Chairs in boats by Stuck in Customs http://flickr.com/photos/stuckincustoms/216810101/
I work in the Institute of Educational Technology at the OU, where we’ve recently had a review. The result is something of a reorganisation. There are good and bad elements to it, as always. I’m not going to go into the review itself, but rather reorganisations in general. Reorgs were a feature of the early PC industry, partly I think to demonstrate that these type of companies were more fluid and dynamic than the highly structured, rigid companies that had come before them, e.g. Apple vs IBM.
Reorgs weren’t always productive though. In his book, ‘Insanely Great‘ about the development of the Mac, Steven Levy argues that the constant reorgs at Apple were one of the reasons Apple struggled to follow up on the initial success of the Mac (this was back in the 80s). One could take a ‘Social Life of Information‘ perspective and argue that through reorgs a lot of that informal, socially bound knowledge that is required for organisations to function is lost, or at least disrupted.
So, at one extreme excessive reorganisation destroys some of social fabric that holds an organisation together. But I wonder if in higher education we are too much at the opposite end. I remember a colleague arguing that far from have too many reorgs, we don’t have enough. This allows people to think that the way things are structured now is the only way it can be. Artificial divides build up between disciplines, people tend to work with the same crowd, and there is sedimentation around process and ideas. I accept that there are a host of other issues that surround reorgs, for instance job security, identity, the time and cost involved and one’s sense of professionalism, but if these are satisfied, then I think there may be something in what my colleague was saying.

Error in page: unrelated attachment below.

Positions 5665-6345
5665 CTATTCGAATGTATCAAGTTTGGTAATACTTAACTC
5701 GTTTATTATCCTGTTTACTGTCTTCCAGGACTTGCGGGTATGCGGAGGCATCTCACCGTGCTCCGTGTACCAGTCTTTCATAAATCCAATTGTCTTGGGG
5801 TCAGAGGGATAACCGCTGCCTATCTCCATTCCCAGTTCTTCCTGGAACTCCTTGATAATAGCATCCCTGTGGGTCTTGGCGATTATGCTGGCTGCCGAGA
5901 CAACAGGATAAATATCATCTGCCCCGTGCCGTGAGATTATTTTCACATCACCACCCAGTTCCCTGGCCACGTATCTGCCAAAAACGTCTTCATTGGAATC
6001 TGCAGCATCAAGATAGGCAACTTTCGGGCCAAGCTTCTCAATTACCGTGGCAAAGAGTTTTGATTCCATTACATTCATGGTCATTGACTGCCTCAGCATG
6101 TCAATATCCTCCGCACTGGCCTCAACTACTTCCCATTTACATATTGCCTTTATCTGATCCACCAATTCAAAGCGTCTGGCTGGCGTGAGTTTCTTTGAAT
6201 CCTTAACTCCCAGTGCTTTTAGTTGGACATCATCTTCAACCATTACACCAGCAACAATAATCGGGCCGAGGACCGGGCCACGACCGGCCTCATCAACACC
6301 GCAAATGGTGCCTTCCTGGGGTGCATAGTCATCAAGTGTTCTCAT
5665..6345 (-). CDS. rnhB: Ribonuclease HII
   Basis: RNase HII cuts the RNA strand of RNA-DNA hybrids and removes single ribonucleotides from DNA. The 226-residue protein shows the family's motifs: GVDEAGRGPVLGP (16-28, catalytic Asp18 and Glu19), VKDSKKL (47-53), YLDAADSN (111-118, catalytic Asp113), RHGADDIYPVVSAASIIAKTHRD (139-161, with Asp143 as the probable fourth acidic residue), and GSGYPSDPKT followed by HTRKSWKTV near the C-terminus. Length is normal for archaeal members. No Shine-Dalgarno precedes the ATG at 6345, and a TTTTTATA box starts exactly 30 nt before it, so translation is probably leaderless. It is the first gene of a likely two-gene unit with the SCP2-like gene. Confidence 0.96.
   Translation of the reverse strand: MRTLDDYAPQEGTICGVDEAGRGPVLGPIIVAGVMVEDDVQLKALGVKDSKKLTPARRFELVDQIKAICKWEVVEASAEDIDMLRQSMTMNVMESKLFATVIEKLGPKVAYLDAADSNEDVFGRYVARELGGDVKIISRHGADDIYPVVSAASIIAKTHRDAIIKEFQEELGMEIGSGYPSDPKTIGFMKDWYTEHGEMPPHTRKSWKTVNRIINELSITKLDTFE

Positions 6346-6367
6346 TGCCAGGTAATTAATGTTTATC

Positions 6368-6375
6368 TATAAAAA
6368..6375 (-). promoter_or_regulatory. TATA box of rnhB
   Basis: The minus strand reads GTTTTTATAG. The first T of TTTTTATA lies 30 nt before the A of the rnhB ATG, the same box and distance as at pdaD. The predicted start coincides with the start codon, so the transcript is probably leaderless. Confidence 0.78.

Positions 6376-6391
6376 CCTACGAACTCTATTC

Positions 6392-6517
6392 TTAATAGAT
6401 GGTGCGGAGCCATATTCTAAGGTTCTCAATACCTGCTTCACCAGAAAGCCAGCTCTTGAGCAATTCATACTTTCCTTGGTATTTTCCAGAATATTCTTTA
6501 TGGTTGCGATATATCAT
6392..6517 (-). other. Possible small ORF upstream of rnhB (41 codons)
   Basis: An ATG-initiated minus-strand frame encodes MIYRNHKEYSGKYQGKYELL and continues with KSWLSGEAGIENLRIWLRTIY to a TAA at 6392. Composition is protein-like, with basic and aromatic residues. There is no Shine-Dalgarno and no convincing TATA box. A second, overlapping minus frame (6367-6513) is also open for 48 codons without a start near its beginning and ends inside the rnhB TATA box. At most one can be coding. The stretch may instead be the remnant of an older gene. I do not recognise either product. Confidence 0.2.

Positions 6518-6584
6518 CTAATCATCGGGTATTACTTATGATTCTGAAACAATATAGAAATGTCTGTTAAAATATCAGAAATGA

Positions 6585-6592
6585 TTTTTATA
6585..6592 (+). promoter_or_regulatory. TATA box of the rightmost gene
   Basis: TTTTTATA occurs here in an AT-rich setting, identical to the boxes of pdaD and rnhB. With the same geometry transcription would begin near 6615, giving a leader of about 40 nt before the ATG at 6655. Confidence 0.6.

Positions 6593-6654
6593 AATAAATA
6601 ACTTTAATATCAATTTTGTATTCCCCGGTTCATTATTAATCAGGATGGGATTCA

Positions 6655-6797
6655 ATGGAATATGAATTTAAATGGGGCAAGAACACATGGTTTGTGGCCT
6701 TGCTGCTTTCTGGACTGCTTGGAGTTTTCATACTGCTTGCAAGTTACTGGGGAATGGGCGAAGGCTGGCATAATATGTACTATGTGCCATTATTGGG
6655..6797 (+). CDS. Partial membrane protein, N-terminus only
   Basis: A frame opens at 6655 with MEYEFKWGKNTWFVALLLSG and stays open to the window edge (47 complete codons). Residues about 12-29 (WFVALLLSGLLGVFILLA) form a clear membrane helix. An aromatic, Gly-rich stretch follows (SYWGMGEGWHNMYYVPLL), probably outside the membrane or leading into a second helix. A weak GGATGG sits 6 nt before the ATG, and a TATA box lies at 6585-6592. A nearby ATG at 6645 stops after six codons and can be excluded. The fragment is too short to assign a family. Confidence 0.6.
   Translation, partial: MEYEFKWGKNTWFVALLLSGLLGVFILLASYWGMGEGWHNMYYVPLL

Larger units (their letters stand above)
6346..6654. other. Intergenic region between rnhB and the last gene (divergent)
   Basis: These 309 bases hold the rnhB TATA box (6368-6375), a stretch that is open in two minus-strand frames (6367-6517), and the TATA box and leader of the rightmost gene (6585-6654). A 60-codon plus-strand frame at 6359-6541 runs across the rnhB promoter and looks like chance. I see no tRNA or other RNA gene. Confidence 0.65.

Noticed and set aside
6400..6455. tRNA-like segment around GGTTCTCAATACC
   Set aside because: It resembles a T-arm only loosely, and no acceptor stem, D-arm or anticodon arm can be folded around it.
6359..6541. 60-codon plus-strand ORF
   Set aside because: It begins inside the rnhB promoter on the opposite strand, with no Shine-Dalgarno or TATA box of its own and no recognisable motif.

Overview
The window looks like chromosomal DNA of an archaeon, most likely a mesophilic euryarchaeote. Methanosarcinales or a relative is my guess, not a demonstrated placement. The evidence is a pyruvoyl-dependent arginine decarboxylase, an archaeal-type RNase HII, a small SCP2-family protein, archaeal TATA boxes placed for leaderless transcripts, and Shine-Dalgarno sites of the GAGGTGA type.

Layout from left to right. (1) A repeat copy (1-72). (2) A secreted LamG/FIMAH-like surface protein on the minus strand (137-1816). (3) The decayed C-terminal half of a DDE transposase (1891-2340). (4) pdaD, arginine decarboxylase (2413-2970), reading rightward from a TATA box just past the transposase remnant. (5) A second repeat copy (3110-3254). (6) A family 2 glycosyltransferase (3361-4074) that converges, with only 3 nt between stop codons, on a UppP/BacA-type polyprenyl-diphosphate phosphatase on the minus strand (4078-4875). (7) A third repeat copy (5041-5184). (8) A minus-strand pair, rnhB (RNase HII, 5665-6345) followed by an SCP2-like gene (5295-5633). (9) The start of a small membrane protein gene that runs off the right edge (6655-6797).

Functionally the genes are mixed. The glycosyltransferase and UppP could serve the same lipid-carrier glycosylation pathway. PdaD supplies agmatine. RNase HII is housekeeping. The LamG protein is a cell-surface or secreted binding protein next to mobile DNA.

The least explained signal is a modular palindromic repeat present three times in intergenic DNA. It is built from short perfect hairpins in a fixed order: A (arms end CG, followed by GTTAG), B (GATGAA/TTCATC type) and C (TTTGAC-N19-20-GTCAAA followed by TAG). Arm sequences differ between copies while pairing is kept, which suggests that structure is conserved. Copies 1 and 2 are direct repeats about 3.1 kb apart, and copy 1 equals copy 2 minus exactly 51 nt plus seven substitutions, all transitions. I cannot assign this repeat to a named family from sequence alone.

So maybe a reorg every 5 years or so should be standard, and we could have faculties such as ‘Social Sciences and Mechanical Engineering’, ‘Computing and History’ and ‘Sports Science and Mathematics’.
Actually, I think that with new ways of connecting, it’s not that the reorg should be more prevalent, but rather that organisational structures, which are often physical organisational structures, are increasingly irrelevant. My OU network is as much to do with my OU Twitter network as it is to do with my ‘formal’ placement in a group, which is in an Institute. I think it is addressing how we nurture, manage and support these kinds of structures that will be the next challenge rather than finding ways of slicing the cake differently.
Or put another way, in Weinberger’s term reorgs are about filtering on the way in, we need to find ways of filtering on the way out.